new StockSplitProcessor());

class StockSplitProcessor extends AbstractProcessor {
Object process(Entry entry) {
Stock stock = (Stock)entry.getValue();
stock.quantity *= 2;
return null;

Implementation Architecture

Oracle Coherence runs on a cluster of identical server machines connected via a network. Within each server, there are multiple layers of software provide a unified data storage and processing abstraction over a distributed environment.

Application typically runs inside the cluster as well. The cache is implemented as a set of smart data proxy which knows the location of master (primary) and slave (backup) copy of data based on its key.

When the client "read" data from the proxy, it first try to find the data in a local cache (also called the "near cache" within the same machine). If it is not found, the smart proxy will then locate the distributed cache for the corresponding copy (also called the L2 cache). Since this is a read, either a master or a slave copy is fine. If the smart proxy wouldn't find data from the distributed cache, it will lookup data from the backend DB. The return data will then propagate back to the client and the cache will be populated.

Updating data (insert, update, delete) is done in the reverse way. Under the master/slave architecture, all updates will go to the corresponding master node that owns that piece of data. Coherence support two modes of update; "Write through" and "Write behind". "Write through" will update the DB backend immediately after updating the master copy, but before updating the slave copy, and therefore keep the DB always up to date. "Write behind" will update the slave copy and then the DB in an asynchronous fashion. Data lost is possible in "write behind" mode, which has a higher throughput because multiple write can be merge in a single write, resulting in a fewer number of writes.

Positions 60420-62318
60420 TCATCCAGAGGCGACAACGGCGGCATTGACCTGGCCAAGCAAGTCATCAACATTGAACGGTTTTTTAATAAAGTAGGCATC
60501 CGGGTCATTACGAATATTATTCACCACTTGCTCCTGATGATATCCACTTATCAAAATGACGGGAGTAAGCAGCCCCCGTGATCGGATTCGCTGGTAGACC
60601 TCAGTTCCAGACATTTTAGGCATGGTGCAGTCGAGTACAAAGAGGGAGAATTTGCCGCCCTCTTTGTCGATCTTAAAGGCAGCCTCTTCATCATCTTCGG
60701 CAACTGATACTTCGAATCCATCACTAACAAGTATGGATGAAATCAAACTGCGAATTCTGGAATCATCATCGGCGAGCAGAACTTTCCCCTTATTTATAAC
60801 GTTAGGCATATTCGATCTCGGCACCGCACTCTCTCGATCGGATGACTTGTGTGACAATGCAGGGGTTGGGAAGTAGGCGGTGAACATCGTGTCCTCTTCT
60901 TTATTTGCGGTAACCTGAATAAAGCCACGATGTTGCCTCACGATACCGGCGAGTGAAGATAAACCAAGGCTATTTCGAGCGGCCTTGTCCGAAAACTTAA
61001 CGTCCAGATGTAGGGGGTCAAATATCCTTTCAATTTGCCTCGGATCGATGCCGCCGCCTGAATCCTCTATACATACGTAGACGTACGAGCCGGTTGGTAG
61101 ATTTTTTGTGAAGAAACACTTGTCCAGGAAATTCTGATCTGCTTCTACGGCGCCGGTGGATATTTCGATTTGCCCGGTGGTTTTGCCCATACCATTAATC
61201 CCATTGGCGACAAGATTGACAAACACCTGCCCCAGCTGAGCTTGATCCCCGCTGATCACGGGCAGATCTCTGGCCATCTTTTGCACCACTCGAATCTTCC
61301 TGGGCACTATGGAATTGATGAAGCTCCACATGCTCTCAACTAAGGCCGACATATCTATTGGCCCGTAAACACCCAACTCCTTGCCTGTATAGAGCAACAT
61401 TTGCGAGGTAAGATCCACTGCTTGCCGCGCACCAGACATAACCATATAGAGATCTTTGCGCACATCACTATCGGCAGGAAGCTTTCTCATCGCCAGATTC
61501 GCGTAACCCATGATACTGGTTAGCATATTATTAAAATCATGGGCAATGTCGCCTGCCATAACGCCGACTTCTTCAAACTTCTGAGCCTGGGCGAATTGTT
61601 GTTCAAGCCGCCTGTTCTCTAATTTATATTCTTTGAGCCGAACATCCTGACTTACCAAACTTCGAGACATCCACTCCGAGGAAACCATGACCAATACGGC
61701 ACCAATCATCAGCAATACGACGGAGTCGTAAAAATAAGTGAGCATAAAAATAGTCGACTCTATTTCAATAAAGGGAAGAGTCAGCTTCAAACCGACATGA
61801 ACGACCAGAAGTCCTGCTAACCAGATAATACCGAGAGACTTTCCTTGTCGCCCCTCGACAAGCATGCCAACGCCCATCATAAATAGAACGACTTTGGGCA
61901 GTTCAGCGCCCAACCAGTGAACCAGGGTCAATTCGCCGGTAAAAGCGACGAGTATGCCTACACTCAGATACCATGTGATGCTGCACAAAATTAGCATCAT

While extracting data from the cache to the application is a typical way of processing data, it is not very scalable when large volume of data is required to be processed. Instead of shipping the data to the processing logic, a much more efficient way is to ship the processing logic to where the data is residing. This is exactly why Oracle Coherence provide an invocableMap interface where the client can provide a "processor" class that get shipped to every node where processing can be conducted with local data. Moving code towards the data dstributed across many nodes also enable parallel processing because now every node can conduct local processing in parallel.

The processor logic is shipped into the processing queue of the execution node, which has an active processor dequeue the processor object and execute it. Notice that this execution is performed in a serial manner, in other words, the processor will completely finished a processing job before proceeding to the next job. There is no worry about multi-threading issue and no need to use locks, and therefore no dead lock issue.

From http://horicky.blogspot.com